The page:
7. The area of each convex face of a regular pyramid is found by multiplying one side of the base by one-half the slant height; therefore, the area of all the faces forming the convex surface, is obtained by multiplying the sum of all the sides of the base, that is, the perimeter of the base, by one-half the slant height.

8. The pupil requires the slant height in order to proceed as in 6; and he should obtain it by drawing it rather than by calculating it. He should be able to see that the altitude is a line drawn from the vertex to the center of the base, and that its foot is 1 inch distant from the foot of the altitude. Constructing a right-angled triangle whose base is 1 inch, and whose perpendicular is 3 inches, will give a hypotenuse equal to the required slant height.

Some scholars will bring in a prism whose slant height is 3 inches. The mistake should be pointed out, but not the mode of correcting it; and a pyramid of the required dimensions should be insisted upon.

1283. When the diameter of the base of a cone is 2 inches, the arc BDC, which forms the circumference when folded, measures 2 inches, or 6.2832 inches.

NOTE. — The Greek letter a (pi) represents 3.1416.

9. The semi-circumference of paper = 37 inches, which is the circumference of base of cone. The diameter of base of cone - 3 7 inches = 7=3 inches. The radius of base = 17 inches. The slant height = radius of paper = 3 inches = diameter of base of cone=twice radius of base of cone.

10. The area of any sector of a circle = radius x } length of arc. The arc when folded becomes the circumference of base, and the radius becomes the slant height; so that convex surface = } circumference X slant height = circumference x slant height.

11. Length of arc of 90° = circumference=1 of 6 7 inches =117 inches. This is the circumference of the base of the cone, which makes the diameter = 11 a inches = 1 = 1; inches. The slant height is 3 inches.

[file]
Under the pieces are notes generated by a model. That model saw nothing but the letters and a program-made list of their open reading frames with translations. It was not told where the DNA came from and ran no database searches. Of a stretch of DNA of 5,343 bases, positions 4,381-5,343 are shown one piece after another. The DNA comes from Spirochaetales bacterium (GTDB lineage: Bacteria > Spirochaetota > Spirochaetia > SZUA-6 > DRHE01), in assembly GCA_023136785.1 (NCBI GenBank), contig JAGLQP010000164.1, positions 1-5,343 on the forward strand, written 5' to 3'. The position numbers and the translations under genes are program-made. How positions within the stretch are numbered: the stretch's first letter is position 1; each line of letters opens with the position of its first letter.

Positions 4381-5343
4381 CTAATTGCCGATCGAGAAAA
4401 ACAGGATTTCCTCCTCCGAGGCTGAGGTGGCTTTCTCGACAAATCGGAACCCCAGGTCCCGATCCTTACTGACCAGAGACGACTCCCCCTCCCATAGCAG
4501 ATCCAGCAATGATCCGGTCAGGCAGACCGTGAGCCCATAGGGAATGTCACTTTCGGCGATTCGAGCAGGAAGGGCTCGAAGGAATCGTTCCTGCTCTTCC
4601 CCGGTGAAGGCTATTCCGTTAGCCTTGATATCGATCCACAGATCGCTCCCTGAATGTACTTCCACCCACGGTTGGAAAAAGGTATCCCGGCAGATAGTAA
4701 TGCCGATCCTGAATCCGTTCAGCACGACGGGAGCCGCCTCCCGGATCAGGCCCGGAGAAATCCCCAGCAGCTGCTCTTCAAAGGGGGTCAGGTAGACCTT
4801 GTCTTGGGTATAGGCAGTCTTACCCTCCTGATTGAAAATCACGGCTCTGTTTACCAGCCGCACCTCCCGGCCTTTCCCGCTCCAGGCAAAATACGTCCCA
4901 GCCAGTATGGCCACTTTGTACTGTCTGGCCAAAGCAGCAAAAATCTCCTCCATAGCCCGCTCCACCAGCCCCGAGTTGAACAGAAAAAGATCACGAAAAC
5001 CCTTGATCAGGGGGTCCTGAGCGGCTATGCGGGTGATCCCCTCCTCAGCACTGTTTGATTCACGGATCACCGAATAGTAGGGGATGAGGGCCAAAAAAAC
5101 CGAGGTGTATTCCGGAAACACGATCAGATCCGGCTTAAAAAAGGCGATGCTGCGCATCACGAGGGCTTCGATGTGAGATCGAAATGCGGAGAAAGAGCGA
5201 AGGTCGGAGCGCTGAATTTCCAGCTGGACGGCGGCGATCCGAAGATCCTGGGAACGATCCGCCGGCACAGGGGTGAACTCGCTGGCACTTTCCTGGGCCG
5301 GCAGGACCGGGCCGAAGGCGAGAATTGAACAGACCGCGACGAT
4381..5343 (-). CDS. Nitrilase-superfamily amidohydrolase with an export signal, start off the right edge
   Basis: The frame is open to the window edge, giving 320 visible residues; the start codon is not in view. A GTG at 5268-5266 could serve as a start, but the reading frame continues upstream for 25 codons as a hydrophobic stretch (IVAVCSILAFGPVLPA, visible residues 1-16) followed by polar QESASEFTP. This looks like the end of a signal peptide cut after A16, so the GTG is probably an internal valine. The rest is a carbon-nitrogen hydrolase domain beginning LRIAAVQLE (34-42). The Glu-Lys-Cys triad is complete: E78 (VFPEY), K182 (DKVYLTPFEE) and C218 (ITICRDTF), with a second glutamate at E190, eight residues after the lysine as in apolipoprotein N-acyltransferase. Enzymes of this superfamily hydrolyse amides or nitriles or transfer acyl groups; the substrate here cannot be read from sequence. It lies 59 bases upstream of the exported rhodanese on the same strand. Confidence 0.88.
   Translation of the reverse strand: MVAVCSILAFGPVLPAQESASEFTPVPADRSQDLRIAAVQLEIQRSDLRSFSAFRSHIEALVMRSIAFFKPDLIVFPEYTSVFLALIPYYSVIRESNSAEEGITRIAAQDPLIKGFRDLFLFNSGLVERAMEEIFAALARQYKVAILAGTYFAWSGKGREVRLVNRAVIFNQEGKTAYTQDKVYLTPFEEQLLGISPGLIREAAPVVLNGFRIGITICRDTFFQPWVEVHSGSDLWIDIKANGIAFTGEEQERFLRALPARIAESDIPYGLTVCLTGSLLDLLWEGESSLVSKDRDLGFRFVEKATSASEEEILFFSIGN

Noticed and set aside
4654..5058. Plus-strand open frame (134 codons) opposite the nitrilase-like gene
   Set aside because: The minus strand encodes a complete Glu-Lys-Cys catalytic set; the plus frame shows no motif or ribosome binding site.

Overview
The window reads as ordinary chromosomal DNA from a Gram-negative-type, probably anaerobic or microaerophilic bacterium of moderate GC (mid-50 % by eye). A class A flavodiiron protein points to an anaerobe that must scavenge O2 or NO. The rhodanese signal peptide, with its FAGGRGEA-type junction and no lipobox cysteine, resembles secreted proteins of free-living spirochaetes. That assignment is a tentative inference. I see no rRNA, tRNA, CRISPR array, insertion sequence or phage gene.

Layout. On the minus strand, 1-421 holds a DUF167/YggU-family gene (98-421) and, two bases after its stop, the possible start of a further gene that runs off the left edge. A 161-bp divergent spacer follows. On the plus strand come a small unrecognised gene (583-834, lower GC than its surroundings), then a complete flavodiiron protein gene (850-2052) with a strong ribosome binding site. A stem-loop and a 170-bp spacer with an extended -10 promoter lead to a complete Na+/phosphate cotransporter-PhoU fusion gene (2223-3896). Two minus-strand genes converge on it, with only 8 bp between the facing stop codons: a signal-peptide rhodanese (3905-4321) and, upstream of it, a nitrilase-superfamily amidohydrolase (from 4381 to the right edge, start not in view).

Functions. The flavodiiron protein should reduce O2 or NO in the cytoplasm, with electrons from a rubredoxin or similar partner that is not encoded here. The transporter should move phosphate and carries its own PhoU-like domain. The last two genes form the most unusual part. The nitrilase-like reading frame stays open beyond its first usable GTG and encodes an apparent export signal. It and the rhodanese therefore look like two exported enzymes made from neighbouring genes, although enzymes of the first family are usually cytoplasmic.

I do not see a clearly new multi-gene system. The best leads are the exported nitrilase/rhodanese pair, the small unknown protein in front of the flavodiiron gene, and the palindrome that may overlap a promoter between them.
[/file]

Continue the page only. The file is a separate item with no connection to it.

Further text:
Length of arc of 60° = i circumference = 1 of 6 7 inches =a inches. The diameter of the base of the cone =a inches = 7 = 1 inch; slant height, 3 inches.

12. The circumference of the base of the cone = 37. This equals the length of the arc of the required sector. If the slant height is 5 inches, the circumference of which the sector is a part = 107. The arc of the sector is, therefore, of the circumference; and its length is % of 360° = 108°

13. XY represents the base of the pyramid; and AC, its altitude. The slant height of two faces, AM (Fig. 45), is the hypotenuse of a right-angled triangle, base 11 in., perpendicular 4 in. Using this as the perpendicular of a new triangle, with a base MY, gives as the hypotenuse AY (Figs. 45 and 46), one of the edges.

Fig. 45. To draw the development, take AY as a radius, and draw an arc. On this lay off succes

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sive chords of 3 in., 2 in., 3 in., and 2 in., connecting the extremity of each with the center A. These four triangles

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constitute the convex faces of the pyramid. On one of them, construct a rectangle 3 inches by 2 inches for the base.

14. In this pyramid, AC (Fig. 45) measures 12 inches, CM measures 1 of 18 inches, or 9 inches, making AM, one slant height, = V144 +81 inches = 15 inches. The other slant height, drawn to the center of OY,=V144 + 25 inches = 13 inches.

The pupils should be encouraged to construct stout paper pyramids and cones of required dimensions, making the necessary calculations themselves. The previous fourteen problems will present no difficulty whatever to pupils that are interested. As examples in dry calculation, they may prove somewhat tiresome. Many scholars will, of themselves, construct models of solids much more complicated than the foregoing.

1284. If there are no solids at hand, the pupils should construct a supply of paper ones, or make them of modeling clay, turnips, etc. Drawings are not sufficient for effective instruc

tion.